Ocracoke Rising - Carolina Country
Island hitting its stride post-Dorian December 2020
Island hitting its stride post-Dorian
December 2020

It’s been nearly 15 months since Hurricane Dorian devastated Ocracoke Island. Post-storm images showed a landscape barely recognizable to tens of thousands of faithful visitors who watched the tragedy unfold from afar.

As many homeowners and businesses were completing repairs and preparing for the 2020 tourist season, another storm was brewing: Covid-19.

Eduardos Taco Stand

Eduardo's Taco Stand has relocated and expanded post-Dorian.

While the pandemic has indeed taken a toll on many tourist destinations, Ocracoke may have carved out a niche market for those seeking a socially distanced getaway. In June, the U.S. Park Service reported that Cape Hatteras National Seashore visitation records had the second-highest numbers since establishment of the seashore in 1953. The following month, visits were at their fourth-highest total ever. The trend has continued well into fall.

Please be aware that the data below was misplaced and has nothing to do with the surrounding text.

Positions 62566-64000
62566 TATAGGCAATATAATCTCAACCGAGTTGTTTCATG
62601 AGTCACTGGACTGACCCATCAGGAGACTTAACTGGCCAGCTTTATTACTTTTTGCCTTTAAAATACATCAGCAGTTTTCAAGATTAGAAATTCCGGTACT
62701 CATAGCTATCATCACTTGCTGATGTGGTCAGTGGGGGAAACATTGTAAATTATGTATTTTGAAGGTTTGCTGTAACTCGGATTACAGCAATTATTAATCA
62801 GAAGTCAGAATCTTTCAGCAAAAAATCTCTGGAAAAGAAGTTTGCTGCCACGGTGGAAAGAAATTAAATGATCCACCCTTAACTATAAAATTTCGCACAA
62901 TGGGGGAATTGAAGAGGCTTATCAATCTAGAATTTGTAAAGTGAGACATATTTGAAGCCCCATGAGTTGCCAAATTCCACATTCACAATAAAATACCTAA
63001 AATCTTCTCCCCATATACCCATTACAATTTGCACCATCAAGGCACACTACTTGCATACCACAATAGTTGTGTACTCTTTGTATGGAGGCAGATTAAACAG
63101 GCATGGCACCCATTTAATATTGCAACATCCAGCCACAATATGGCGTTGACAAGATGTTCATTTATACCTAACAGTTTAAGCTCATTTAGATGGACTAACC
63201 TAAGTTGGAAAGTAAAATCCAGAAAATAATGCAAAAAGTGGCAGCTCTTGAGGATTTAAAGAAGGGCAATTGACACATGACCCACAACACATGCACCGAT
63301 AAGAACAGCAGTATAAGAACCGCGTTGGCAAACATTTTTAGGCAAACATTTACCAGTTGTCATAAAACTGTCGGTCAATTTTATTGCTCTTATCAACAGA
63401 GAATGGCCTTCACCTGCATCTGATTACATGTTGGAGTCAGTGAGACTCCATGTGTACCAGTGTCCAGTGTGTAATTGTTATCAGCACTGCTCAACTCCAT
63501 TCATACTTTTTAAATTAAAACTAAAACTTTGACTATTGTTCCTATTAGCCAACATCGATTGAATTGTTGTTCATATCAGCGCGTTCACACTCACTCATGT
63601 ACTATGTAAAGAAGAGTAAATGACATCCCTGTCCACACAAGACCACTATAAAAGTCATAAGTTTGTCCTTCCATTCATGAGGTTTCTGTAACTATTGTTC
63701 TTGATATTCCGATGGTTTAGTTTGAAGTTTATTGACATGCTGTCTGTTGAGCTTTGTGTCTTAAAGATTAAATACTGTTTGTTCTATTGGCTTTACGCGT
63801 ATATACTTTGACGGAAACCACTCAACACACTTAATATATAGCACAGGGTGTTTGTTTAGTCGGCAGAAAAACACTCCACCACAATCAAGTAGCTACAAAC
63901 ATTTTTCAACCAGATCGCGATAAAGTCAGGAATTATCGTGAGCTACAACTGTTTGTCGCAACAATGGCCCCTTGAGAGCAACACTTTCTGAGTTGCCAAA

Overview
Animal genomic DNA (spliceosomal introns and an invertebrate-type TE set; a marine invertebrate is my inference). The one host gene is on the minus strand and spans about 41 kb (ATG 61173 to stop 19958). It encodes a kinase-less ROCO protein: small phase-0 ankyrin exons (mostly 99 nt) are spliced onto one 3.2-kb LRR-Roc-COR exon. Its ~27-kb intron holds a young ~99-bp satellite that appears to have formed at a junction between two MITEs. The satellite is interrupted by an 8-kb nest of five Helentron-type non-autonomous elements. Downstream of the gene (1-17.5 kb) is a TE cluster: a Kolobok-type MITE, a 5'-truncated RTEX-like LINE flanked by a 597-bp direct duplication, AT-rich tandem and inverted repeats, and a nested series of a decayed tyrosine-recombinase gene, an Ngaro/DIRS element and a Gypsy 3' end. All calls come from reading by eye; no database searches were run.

Hyde County manager Kris Noble points to foreign travel restrictions that have many vacationers considering domestic alternatives. Additionally, the transition for many families to remote work and virtual learning have made it easier to book a stay after Labor Day. In fact, given the still-steady pace of visitors this fall, many island businesses have remained open outside of normal operating windows.

If you have not yet ventured to Ocracoke to witness the recovery for yourself we hope you’ll visit soon. And we’ll be sure leave a lighthouse on for you.

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